As temperatures continue at summer like levels, first responders are urging people to protect their children from being left in hot cars.
According to the National Highway Traffic Safety Administration, 52 children died after being left or becoming trapped in hot cars in 2018.
“Days like today, we’re approaching 90,” said Chief David Bell of the Johnson City Fire Department, “by the hour mark you’re looking at 130 [degrees] or plus.”
But Bell said the temperatures can be problematic much sooner.
“In 30 minutes, it could be deadly,” he said, “you’re going to cause heat stroke and the child can go unconscious.”
Between 1998 and 2018, 27 children in Tennessee died from vehicular heatstroke, making the state 11th for the highest number of pediatric vehicular heatstrokes per capita.
“A lot of times these days, people are distracted,” said Bell, “whether it be texting, social media, whatever it is they are looking at, they can easily just forget that they even have their children in place.”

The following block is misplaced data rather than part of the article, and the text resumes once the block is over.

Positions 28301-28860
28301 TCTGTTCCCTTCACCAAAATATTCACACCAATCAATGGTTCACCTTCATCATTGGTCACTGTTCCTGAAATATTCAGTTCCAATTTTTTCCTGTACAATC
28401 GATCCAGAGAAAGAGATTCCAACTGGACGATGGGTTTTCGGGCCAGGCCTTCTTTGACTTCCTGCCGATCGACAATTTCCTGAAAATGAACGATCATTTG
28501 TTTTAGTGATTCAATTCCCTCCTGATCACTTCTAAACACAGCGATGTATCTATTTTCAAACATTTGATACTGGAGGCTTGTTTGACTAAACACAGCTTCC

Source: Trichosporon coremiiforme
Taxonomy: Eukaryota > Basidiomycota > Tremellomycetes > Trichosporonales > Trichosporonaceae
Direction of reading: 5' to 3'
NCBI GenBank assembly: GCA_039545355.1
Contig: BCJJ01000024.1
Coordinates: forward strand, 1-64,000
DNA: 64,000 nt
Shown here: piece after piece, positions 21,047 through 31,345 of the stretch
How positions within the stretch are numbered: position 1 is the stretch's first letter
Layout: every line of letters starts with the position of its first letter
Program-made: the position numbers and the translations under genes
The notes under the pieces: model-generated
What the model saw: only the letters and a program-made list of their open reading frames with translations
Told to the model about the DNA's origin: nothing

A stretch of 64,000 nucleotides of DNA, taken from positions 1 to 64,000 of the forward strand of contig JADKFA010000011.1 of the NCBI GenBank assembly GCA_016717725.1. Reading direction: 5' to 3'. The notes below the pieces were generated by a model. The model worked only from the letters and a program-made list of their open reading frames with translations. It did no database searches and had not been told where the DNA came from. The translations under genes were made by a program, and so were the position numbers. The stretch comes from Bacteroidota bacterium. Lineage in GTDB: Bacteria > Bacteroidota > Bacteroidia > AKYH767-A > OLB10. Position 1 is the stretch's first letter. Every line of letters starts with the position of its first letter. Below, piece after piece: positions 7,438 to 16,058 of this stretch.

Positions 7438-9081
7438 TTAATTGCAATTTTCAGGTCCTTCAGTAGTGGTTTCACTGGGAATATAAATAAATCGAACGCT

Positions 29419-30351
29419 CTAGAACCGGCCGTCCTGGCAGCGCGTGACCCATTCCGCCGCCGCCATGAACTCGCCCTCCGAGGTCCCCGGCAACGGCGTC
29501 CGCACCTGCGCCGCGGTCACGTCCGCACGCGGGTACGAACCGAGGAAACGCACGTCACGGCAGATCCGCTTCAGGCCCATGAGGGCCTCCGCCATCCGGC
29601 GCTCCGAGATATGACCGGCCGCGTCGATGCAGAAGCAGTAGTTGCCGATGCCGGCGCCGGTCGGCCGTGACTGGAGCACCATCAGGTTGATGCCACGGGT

Bell showed us how fast his car heated up after 15 to 20 minutes.
“The car was running with the air conditioning on prior to me shutting it off,” he said, “now we’re showing at 115 degrees and this is with me opening the door just moments ago.”
“With no circulated air, it doesn’t take much for a child, a pet, the elderly or anybody with some type of disability,” said Capt. Michael Skowronski with Washington County Johnson City EMS.
Skowronski said leaving someone in the car with temperatures even in the 60’s and 70’s can be deadly.
He also said it is crucial you don’t forget your child in the backseat.
“Face it to where your rear facing mirror is able to see that car seat,” said Skowronski, “as well as something vital you need when you leave that car such as a cell phone, women’s purse, briefcase, anything you might be needing once you exit the car, place it right next to that car seat as a reminder.”
We also reached out to the Elizabethton Police Department on Wednesday.
They said leaving an unattended child in a hot car can carry a fine of up to $200 for a first offense and $500 for further violations.
If you see a child or animal left unattended in a vehicle, you’re asked to call 911 immediately.
The National Highway Traffic Safety Administration is launching a $1 million awareness campaign aimed at preventing child vehicular heatstroke deaths this summer.